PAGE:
Case dropped against two Jewish youths suspected of vandalising Jerusalem church
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Case dropped against two Jewish youths suspected of vandalising Jerusalem church

Prosecutors drop case against two young men accused of daubing in Hebrew, “Christians to Hell”, on the Dormition Abbey in 2016

Dormition Abbey (Andrew Shiva / Wikipedia / CC BY-SA 4.0)
Dormition Abbey (Andrew Shiva / Wikipedia / CC BY-SA 4.0)

Prosecutors have dropped their case against two Jewish young men indicted in the vandalism of a Jerusalem monastery, saying they did not have enough evidence to go forward.

Graffiti, written in Hebrew, including “Christians to Hell,” “May his name be obliterated,” and “Death to the heathen Christians the enemies of Israel,” was spray-painted on the Dormition Abbey in the Jan. 17, 2016 attack.

The abbey, located on Mount Zion just outside the Old City of Jerusalem, is believed to be the site where the Virgin Mary died and near where the Last Supper was held.

It is located next to the site considered to be the tomb of King David.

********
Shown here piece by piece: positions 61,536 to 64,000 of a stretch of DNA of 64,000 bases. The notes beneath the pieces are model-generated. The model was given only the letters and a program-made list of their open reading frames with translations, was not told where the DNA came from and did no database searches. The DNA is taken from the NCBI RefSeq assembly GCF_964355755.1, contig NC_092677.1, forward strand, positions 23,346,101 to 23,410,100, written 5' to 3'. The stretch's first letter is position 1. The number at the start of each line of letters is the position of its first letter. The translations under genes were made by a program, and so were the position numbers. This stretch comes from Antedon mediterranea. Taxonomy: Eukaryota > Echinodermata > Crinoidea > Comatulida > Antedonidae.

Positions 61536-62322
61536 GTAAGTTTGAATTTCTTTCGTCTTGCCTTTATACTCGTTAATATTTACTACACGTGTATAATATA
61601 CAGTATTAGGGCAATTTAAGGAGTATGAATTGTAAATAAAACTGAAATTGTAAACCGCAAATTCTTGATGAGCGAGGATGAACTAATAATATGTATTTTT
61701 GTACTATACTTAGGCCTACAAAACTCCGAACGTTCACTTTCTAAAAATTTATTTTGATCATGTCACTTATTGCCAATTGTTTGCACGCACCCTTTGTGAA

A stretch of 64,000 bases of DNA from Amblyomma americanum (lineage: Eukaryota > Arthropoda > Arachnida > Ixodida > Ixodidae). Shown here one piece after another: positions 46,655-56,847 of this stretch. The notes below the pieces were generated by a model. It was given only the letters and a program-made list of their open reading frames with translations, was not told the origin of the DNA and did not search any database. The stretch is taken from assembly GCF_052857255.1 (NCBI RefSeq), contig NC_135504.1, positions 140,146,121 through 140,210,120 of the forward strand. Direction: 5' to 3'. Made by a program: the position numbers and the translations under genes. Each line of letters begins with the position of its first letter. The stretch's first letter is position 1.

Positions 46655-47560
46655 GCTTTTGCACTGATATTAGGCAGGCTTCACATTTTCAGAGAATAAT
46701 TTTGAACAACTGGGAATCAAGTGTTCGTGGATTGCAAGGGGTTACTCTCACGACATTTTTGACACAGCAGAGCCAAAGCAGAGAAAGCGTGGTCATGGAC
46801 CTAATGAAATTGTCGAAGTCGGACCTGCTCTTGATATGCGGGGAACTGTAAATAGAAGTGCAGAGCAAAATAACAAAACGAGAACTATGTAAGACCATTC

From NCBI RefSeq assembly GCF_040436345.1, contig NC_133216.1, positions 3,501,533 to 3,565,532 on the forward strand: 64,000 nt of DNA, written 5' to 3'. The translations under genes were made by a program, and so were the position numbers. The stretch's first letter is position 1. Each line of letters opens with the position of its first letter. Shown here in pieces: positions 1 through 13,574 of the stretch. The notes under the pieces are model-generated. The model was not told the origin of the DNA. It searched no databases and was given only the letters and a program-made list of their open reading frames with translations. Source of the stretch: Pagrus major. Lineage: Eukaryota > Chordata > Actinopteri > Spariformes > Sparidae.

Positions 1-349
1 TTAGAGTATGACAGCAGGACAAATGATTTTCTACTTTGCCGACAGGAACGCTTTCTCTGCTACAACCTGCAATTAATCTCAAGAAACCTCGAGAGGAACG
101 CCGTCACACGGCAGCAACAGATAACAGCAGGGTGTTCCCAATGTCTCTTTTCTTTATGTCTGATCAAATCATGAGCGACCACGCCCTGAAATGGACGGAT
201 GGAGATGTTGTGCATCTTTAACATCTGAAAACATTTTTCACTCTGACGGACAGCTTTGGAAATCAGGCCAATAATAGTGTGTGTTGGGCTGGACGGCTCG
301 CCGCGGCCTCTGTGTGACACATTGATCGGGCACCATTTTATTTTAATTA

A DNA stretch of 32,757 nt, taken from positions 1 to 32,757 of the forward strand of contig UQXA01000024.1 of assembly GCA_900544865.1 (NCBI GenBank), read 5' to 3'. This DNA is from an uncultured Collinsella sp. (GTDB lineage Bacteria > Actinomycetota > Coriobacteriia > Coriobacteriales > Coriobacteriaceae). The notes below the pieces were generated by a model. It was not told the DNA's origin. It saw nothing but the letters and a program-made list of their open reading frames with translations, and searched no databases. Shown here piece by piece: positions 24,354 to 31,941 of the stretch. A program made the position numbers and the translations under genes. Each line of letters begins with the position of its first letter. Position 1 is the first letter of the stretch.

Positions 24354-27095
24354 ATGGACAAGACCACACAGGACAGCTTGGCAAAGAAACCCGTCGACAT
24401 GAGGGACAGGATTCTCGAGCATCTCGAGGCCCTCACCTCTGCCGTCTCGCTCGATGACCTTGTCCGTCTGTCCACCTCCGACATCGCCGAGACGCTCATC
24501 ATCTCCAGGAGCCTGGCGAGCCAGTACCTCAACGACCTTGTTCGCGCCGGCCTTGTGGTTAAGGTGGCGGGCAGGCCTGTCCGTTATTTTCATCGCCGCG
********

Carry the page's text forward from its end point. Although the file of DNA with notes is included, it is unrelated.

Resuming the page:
Prosecutors made the announcement on Monday in Central District Court in Lod that it did not have enough evidence to prosecute Eyal Reuveni, 23, who already has been sentenced to prison for the July 2015 arson attack at the Church of the Multiplication of the Loaves and Fishes in northern Israel. Nor did it have enough evidence to prosecute a second suspect, age 21, who cannot be named since he was a minor at the time of the crime.

In January, the court threw out the confessions of another Jewish right-wing extremist minor accused in the same case, after determining that they were given under extreme duress.

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